When you think of religion, you probably think of a god who rewards the good and punishes the wicked. But the idea of morally concerned gods is by no means universal. Social scientists have long known that small-scale traditional societies – the kind missionaries used to dismiss as “pagan” – envisaged a spirit world that cared little about the morality of human behaviour. Their concern was less about whether humans behaved nicely towards one another and more about whether they carried out their obligations to the spirits and displayed suitable deference to them. Nevertheless, the world religions we know today, and their myriad variants, either demand belief in all-seeing punitive deities or at least postulate some kind of broader mechanism – such as karma – for rewarding the virtuous and punishing the wicked. In recent years, researchers have debated how and why these moralising religions came into being.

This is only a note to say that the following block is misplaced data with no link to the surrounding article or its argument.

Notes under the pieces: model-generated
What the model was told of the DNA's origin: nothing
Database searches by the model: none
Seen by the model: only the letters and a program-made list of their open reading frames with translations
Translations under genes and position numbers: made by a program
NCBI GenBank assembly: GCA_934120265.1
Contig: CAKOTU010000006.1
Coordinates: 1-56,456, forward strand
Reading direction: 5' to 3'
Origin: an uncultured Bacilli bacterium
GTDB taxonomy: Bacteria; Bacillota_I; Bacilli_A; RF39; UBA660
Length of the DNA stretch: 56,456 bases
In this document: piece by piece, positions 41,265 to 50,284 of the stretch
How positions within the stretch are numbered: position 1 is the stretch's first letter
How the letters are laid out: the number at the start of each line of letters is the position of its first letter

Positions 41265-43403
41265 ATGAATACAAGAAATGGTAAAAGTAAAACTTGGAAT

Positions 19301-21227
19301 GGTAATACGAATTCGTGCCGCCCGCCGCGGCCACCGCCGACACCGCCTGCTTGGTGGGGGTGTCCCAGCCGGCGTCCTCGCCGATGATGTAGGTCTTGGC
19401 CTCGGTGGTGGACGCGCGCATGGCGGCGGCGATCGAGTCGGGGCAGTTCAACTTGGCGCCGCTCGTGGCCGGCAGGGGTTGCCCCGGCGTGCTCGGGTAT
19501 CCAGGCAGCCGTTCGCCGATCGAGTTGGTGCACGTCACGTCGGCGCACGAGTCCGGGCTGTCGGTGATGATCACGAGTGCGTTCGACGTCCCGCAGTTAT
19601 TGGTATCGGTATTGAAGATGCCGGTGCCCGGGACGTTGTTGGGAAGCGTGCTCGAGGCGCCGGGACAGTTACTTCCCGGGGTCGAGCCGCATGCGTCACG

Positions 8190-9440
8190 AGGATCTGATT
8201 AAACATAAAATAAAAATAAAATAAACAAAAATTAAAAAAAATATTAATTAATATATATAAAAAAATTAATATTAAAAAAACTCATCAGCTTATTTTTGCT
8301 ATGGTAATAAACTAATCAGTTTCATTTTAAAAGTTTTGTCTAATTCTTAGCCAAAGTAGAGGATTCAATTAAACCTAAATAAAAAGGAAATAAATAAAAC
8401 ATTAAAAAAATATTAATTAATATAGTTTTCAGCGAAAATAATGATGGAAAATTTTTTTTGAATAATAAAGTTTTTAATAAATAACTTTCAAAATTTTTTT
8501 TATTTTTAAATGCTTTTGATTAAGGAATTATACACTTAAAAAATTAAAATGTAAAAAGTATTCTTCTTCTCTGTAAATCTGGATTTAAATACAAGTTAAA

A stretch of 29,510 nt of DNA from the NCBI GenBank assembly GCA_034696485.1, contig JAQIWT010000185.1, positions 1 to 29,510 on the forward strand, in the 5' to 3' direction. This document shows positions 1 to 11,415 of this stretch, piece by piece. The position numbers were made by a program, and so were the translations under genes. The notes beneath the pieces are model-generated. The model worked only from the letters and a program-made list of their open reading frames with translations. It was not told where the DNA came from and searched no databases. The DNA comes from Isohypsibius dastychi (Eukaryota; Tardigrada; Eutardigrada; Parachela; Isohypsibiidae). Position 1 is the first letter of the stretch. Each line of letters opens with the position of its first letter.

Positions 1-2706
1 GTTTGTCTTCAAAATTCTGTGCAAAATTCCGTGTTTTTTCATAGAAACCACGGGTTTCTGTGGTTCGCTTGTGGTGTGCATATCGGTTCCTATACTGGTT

Mar 19th 2019
European food and ingredients have become staple food choices for the British. The use of ingredients such as garlic, peppers, avocados, Parmesan cheese and all those other European ingredients that are now taken for granted are relatively new and were still rare in the 1990s. When I was growing up in rural Devon in the 1970s, olive oil was only really readily available in chemists as a cure for earache – now it is found in most food cupboards. And wine drinking has permeated through all social classes.
Mar 12th 2019
The Guggenheim’s strange and wonderful exhibition of Hilma af Klint’s groundbreaking, yet largely unknown body of abstract art is an important event – one that challenges us to not only rethink the early history of twentieth century abstract art, but to recognize her vision of art and reality as unique, authentic, and deliciously puzzling. 
Feb 25th 2019